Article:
Clarity of purpose can surmount Afghan problems

Developing Just Leadership

Zia Sarhadi

Jumada' al-Akhirah 12, 1436 2015-04-01

News & Analysis

by Zia Sarhadi (News & Analysis, Crescent International Vol. 44, No. 2, Jumada' al-Akhirah, 1436)

There may be a faint light at the end of Afghanistan’s long dark tunnel. Two neighbours—China and Pakistan—have indicated they would like to help bring about peace in the war-torn country.

Afghan President Ashraf Ghani’s first official visit to Washington, DC coincided with renewed efforts to engage the Taliban leadership in negotiations and bring them onboard in a future political setup. His visit last month came after Ghani’s well publicized sojourns to such other capitals as Riyadh, Beijing and Islamabad. There is clearly a reset in Afghan relations with its eastern neighbour Pakistan even if some power wielders and brokers in Afghanistan are unhappy about it. Ghani’s deputy, Abdullah Abdullah, the obstreperous “chief executive” — this strange animal was the handiwork of US Secretary of State John Kerry to smooth the Tajik warlord’s ruffled feathers for not becoming president — and former president Hamid Karzai are livid.

While Abdullah has been blowing hot and cold in Kabul where the Panj-shiris occupy most of the important posts despite being a minority with an even smaller political base, Karzai chose to blow his top in an interview with the British daily, the Guardian. He looked ludicrous hitting a tantrum in a foreign newspaper and sounded like a wife whose husband had just brought a second bride home. Karzai can be forgiven: after all, he has lost power and is trying to pretend he is still relevant. He knows but does not want to admit that it was the Americans, not his charisma or appeal, that brought him to power in the first place as revealed by Robert Grenier, a former CIA official, in his book, 88 days to Kandahar.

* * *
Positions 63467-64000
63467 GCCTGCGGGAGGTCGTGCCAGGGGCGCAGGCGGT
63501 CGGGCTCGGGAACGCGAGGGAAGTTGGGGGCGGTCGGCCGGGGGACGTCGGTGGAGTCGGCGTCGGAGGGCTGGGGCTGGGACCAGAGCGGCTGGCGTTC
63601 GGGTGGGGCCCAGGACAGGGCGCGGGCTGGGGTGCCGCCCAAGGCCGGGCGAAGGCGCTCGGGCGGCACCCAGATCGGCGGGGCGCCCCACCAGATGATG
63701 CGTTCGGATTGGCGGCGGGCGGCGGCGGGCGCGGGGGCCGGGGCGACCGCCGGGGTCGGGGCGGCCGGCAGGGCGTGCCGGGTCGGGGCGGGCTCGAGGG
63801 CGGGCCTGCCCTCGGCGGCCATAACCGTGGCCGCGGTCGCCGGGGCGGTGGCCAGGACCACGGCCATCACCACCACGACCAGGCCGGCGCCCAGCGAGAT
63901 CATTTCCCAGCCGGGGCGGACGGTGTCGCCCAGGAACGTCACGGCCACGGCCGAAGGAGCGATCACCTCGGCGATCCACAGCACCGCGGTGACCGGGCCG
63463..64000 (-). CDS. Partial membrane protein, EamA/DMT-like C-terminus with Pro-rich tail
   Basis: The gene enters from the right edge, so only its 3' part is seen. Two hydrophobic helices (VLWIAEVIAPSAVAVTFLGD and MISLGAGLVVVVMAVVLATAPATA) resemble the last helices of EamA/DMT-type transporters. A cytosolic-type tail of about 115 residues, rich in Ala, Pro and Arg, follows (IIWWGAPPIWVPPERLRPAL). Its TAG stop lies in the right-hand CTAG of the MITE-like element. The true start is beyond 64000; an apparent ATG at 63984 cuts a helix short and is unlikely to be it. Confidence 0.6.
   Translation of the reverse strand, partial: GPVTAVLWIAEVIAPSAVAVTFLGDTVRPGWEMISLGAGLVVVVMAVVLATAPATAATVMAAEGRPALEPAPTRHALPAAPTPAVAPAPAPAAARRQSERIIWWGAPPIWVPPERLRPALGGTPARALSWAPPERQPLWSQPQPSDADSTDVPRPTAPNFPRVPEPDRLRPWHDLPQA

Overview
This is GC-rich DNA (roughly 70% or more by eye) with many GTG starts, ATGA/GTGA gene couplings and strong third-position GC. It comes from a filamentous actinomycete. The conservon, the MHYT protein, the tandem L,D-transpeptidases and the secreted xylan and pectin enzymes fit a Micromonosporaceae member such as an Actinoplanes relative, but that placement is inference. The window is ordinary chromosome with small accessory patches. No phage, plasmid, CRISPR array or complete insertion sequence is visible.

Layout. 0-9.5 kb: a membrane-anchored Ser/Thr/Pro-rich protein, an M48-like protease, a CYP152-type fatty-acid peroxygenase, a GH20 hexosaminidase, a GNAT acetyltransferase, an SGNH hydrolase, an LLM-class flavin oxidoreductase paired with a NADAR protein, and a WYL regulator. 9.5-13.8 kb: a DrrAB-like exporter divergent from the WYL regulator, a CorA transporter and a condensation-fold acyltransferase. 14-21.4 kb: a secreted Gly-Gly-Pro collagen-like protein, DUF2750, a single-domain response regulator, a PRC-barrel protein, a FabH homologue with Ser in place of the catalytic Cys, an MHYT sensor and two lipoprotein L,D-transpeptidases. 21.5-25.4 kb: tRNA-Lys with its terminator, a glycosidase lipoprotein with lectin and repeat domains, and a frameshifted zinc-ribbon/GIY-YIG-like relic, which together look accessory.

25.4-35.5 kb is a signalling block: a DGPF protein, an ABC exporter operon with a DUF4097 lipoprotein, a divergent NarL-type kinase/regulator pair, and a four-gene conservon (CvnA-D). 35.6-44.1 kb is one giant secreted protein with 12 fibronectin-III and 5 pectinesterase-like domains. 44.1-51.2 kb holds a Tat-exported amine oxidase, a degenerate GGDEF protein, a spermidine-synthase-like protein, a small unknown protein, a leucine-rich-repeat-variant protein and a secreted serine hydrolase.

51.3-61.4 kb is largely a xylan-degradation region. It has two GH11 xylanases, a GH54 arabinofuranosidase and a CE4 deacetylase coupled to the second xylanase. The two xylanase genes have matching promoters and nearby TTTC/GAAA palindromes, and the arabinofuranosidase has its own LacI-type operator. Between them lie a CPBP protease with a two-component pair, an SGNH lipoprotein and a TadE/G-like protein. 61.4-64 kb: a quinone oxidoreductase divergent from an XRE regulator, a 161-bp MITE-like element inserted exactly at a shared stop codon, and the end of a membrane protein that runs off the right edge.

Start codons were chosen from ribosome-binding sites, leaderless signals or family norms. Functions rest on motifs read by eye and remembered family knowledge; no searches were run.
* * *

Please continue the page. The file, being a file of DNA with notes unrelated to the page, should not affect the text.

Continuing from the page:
Grenier has made other revelations. A number of Taliban leaders were working with the Americans prior to the October 2001 invasion of Afghanistan. These included Mullah Akhtar Osmani, a commander, and Mullah Jalil, a former Taliban deputy foreign minister. Such contacts with Taliban leaders and other senior commanders continued even after the US invasion but they floundered on American hubris providing enough time for the vanquished Taliban to regroup and reorganize.